Saturday July 29, 2006
Banker identifies with rapper and his works
By BAVANI M
Photos by SAM THAM
Loh a banker in his 30s found the deep underlying message and meaning of the song inspiring and stimulating when he first heard the song at age 17.
“I was in college and at that point of time I could relate to a lot of things that he (Tupac) was saying as they were deep and made a lot sense to me,'' he said.
Another of Tupac's song called Dear Mama which Loh found to be equally inspiring got him seeking more of Tupac's works.
Tupac Shakur, better known as 2Pac, was a highly acclaimed musician, rapper, poet and actor. He was murdered 10 years ago at the age of 25.
“It was not easy sourcing them (music) here,'' said Loh at a recent interview at his Petaling Jaya home.
“At that point of time, Tupac was in trouble and was incarcerated in the United States and over here in Malaysia there were hardly any of his works in the market.''
Then Loh had the good fortune to pursue his studies in Canada in 1996 and it was there that he managed to pick up a lot of the Tupac's works.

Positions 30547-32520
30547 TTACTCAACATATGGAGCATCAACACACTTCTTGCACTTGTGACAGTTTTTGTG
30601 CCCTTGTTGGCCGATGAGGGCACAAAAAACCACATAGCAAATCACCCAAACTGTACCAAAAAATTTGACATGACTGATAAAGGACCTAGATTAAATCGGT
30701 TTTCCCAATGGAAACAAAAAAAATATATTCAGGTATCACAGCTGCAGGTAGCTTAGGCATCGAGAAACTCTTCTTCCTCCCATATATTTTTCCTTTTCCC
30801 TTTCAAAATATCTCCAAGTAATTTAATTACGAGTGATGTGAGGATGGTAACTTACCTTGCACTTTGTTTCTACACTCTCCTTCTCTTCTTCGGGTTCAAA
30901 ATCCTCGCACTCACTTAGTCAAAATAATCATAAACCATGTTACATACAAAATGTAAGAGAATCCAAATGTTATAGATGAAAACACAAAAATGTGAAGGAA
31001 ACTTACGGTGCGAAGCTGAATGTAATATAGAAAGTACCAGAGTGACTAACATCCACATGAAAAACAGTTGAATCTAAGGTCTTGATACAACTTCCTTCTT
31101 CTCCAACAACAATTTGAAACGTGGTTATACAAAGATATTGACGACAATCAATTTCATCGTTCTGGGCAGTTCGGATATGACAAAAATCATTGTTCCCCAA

“I was shocked and had harboured a hope to watch him perform one day,'' he said.
Loh and a couple of his university friends got together to pay tribute to the dead rapper by playing his songs for almost a month.
“One of my friends even shaved his head bald as a tribute to the rapper,'' said Loh.
He added that after the tragedy, Tupac's works started to flood the market and that's when he started picking up everything related to the dead rapper.
“Many people have the wrong impression about him. He is known for his fair share of controversies but deep down he is an interesting character if one were to look beyond stereotype,'' said Loh.
“He was not a violent person and does not condone violence.
“You can either listen to his music and pick out the good stuff and learn from them,'' he said, adding that it was easy to understand that despite all the bad publicity he was still such a prevailing influence and inspiration to many.
“Personally I became a fan because Tupac's music touched a chord.
To date, Loh has a collection of over 80 of Tupac's CD's, books, magazines and poetry collection and T-shirts related to the rapper.
“I consider everything I have as priceless as they're still hard to get even now though you can pick a couple of things from ebay,'' he said.
“But more important I think that most of us need to look deeper into things before we pass judgment or make a sweeping remark,'' added Loh.